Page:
With our tanks full of fuel we continued our trek into the Mount Hood National Forest, which extends from Mount Jefferson to the Columbia River Gorge and accounts for over 60 miles of streams, lakes, and mountains. Making our way through the tall trees and along the Roaring River we landed in Clackamas, Oregon. What’s special about Clackamas is that it is home to one of the leading winch manufacturers and the oldest UA sponsor, Warn Industries. Since we were in the area, our crew dropped in at Warn’s headquarters for lunch and a guided tour of the factory. Rolling out an average of 250 winches per day, Warn’s American-made products were a great reminder of the people we employ and the great things we make here on U.S. soil.
Tim Hardy’s classic M5000 winch served him well over the years but must have known it was
It didn’t take long for the Warn powers that be to start checking our pockets for winches and to decide that we had parked on their grass long enough! So with a couple rigs now equipped with fresh winches (thanks for the help, Warn crew!) we kicked things back into high gear. After a brief freeway jaunt we crossed state lines and continued our path in the direction of Cougar, Washington.
This path would lead us to a well-known and much anticipated highlight, Mount Saint Helens/Gifford Pinchot National Park. For those of you too young to remember, Mount Saint Helens is a volcano famous for its 1980 eruption that impacted nearly 150 square miles. Mount Saint Helens is now a National Volcanic Monument and continues to be observed and studied. Fortunately, there were no exploding volcanoes or rigs on this day. After dining on the rich views we kept the convoy moving.
For most of the UA we eat out of gas stations or coolers and wherever we might stumble acr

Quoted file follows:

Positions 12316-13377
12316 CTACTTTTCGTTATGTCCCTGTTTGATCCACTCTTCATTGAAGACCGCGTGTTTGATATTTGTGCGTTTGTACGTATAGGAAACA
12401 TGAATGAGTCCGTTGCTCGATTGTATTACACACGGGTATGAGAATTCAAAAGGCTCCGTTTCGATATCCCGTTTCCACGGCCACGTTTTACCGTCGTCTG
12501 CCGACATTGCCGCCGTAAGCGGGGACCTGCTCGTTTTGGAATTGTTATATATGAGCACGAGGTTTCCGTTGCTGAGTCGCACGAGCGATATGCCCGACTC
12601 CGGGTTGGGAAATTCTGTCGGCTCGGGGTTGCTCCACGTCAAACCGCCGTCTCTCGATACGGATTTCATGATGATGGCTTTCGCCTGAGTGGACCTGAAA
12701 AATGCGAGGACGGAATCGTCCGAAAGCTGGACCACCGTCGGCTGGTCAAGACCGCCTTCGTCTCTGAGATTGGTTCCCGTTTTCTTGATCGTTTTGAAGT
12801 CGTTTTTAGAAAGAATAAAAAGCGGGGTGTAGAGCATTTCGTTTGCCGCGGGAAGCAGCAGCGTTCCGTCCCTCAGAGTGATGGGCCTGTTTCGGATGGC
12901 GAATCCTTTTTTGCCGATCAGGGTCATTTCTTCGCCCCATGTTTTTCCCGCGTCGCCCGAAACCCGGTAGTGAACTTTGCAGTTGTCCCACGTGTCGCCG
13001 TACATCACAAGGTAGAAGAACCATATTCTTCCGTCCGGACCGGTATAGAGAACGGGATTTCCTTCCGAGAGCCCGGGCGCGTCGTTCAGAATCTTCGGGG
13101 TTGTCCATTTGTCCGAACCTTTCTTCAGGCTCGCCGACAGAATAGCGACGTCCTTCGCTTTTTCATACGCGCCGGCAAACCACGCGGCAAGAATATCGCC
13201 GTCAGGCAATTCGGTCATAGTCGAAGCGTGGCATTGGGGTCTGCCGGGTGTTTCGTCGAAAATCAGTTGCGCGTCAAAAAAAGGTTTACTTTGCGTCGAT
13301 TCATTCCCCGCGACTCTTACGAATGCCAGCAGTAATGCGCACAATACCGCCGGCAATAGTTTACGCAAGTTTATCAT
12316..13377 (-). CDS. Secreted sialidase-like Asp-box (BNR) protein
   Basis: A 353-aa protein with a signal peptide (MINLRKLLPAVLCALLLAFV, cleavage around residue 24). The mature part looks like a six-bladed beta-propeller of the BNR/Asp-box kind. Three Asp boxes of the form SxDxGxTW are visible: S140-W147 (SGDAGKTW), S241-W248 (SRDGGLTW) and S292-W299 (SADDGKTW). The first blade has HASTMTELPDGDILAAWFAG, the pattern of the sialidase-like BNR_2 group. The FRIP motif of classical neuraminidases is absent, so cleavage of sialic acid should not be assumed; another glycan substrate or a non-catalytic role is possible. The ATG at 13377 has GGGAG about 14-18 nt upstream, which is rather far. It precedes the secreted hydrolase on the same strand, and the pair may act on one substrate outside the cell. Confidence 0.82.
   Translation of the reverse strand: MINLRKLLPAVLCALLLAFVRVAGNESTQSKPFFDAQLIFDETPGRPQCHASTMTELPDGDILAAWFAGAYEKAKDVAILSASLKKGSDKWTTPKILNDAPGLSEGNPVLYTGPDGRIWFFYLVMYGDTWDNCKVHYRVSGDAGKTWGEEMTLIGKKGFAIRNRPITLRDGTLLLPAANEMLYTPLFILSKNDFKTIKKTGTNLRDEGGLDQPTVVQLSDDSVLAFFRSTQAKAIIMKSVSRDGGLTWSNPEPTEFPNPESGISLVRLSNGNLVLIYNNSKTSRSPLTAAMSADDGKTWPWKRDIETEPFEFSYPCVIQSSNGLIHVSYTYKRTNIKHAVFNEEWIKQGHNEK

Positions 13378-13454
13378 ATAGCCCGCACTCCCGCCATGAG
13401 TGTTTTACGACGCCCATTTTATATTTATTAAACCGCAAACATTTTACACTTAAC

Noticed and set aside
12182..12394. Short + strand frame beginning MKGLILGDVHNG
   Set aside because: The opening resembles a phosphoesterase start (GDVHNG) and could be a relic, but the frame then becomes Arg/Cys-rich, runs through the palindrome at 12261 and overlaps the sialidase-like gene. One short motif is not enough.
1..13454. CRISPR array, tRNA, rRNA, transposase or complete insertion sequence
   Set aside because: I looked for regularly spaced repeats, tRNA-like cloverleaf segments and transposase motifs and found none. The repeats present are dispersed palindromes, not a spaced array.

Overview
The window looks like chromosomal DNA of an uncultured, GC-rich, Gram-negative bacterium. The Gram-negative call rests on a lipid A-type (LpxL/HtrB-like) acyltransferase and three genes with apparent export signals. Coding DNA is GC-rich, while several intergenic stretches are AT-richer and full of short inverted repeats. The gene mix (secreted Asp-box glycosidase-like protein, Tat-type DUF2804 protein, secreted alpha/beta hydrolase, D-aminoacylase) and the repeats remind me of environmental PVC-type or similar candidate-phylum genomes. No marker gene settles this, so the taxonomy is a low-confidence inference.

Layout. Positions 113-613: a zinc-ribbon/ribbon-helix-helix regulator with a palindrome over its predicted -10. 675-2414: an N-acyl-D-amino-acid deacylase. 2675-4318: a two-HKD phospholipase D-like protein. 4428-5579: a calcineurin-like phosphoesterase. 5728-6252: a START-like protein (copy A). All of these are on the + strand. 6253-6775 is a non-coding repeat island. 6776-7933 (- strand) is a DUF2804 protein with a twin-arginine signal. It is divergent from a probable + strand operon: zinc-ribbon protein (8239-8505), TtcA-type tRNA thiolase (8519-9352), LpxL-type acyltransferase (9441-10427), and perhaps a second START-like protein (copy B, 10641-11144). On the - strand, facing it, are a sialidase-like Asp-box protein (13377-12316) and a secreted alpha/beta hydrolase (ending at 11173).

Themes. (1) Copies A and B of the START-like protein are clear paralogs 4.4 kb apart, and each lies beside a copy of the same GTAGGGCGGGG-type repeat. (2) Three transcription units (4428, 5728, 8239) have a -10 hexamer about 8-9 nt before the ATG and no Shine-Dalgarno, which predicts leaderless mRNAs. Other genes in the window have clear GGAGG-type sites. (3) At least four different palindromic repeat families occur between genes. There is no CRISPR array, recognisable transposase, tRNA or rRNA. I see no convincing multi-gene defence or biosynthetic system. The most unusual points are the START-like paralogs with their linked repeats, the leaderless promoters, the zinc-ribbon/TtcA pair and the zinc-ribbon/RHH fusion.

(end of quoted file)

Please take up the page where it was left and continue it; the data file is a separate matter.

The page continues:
As nighttime fell, our twisting path led us to Erind Conden’s property, which quickly acquired the name Camp Conden. The Conden family counts among its members many Flex-a-lite employees and true wheeling enthusiasts. And while camping at Flex-a-lite’s massive warehouse would have kept us a little dryer, we were happy with the soft grass and gracious accommodations that the Condens provided. So with our tents set and the rain beginning to roll in, we all wrapped it up after an extremely long but enjoyable road day.
TV personality, wheeler, and Warn spokesperson Jessi Combs was nice enough to hang out wit
The Ultimate Adventure class of 2012.
Drivers meeting around the ultimate fire pit at Camp Conden.
Piloting Nitto Tires’ Jeep Wrangler JK were Mel Wade and Tim Coltey. Fitted with 40-inch T
Day 4, Tuesday, July 3:
Wet & Wild Wheeling
After a long night of unrelenting rain the crew crawled from their tents to make breakfast and get their rigs ready for the day. The cool air and cloudy skies were telling signs that what we figured would already be a muddy trail day was going to be even slicker. Gathered around the massive fire pit we got the day’s briefing and conjured up a little warmth. Our trail destination for the day was a short distance down the road from Camp Conden in the Elbe Hills OHV Area.